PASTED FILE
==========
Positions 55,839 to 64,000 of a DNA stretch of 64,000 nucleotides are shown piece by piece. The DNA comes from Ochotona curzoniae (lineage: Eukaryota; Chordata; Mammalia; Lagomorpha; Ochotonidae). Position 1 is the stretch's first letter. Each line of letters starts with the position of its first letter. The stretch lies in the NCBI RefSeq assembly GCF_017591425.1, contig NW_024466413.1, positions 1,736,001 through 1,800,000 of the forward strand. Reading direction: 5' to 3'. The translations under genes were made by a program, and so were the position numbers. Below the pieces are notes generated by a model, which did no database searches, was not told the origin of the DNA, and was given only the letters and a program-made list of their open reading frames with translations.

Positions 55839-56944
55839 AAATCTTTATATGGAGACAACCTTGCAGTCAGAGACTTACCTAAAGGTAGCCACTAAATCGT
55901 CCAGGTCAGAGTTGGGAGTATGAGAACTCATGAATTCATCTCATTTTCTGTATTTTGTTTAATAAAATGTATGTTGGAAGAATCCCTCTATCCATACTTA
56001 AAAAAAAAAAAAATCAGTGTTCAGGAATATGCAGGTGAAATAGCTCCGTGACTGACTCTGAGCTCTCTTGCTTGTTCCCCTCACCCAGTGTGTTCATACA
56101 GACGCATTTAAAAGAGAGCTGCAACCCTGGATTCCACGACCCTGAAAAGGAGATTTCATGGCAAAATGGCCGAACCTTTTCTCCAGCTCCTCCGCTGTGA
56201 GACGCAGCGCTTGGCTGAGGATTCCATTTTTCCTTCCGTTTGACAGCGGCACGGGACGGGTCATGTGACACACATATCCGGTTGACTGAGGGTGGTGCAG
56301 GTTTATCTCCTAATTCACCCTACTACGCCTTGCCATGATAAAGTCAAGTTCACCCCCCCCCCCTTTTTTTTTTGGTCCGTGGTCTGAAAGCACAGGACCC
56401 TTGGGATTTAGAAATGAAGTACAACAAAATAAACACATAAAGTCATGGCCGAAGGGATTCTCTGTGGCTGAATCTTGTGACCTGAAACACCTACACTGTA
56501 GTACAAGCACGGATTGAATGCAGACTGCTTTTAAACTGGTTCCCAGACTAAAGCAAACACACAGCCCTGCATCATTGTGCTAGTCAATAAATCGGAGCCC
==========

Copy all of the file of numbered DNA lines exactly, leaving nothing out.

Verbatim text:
Positions 55,839 to 64,000 of a DNA stretch of 64,000 nucleotides are shown piece by piece. The DNA comes from Ochotona curzoniae (lineage: Eukaryota; Chordata; Mammalia; Lagomorpha; Ochotonidae). Position 1 is the stretch's first letter. Each line of letters starts with the position of its first letter. The stretch lies in the NCBI RefSeq assembly GCF_017591425.1, contig NW_024466413.1, positions 1,736,001 through 1,800,000 of the forward strand. Reading direction: 5' to 3'. The translations under genes were made by a program, and so were the position numbers. Below the pieces are notes generated by a model, which did no database searches, was not told the origin of the DNA, and was given only the letters and a program-made list of their open reading frames with translations.

Positions 55839-56944
55839 AAATCTTTATATGGAGACAACCTTGCAGTCAGAGACTTACCTAAAGGTAGCCACTAAATCGT
55901 CCAGGTCAGAGTTGGGAGTATGAGAACTCATGAATTCATCTCATTTTCTGTATTTTGTTTAATAAAATGTATGTTGGAAGAATCCCTCTATCCATACTTA
56001 AAAAAAAAAAAAATCAGTGTTCAGGAATATGCAGGTGAAATAGCTCCGTGACTGACTCTGAGCTCTCTTGCTTGTTCCCCTCACCCAGTGTGTTCATACA
56101 GACGCATTTAAAAGAGAGCTGCAACCCTGGATTCCACGACCCTGAAAAGGAGATTTCATGGCAAAATGGCCGAACCTTTTCTCCAGCTCCTCCGCTGTGA
56201 GACGCAGCGCTTGGCTGAGGATTCCATTTTTCCTTCCGTTTGACAGCGGCACGGGACGGGTCATGTGACACACATATCCGGTTGACTGAGGGTGGTGCAG
56301 GTTTATCTCCTAATTCACCCTACTACGCCTTGCCATGATAAAGTCAAGTTCACCCCCCCCCCCTTTTTTTTTTGGTCCGTGGTCTGAAAGCACAGGACCC
56401 TTGGGATTTAGAAATGAAGTACAACAAAATAAACACATAAAGTCATGGCCGAAGGGATTCTCTGTGGCTGAATCTTGTGACCTGAAACACCTACACTGTA
56501 GTACAAGCACGGATTGAATGCAGACTGCTTTTAAACTGGTTCCCAGACTAAAGCAAACACACAGCCCTGCATCATTGTGCTAGTCAATAAATCGGAGCCC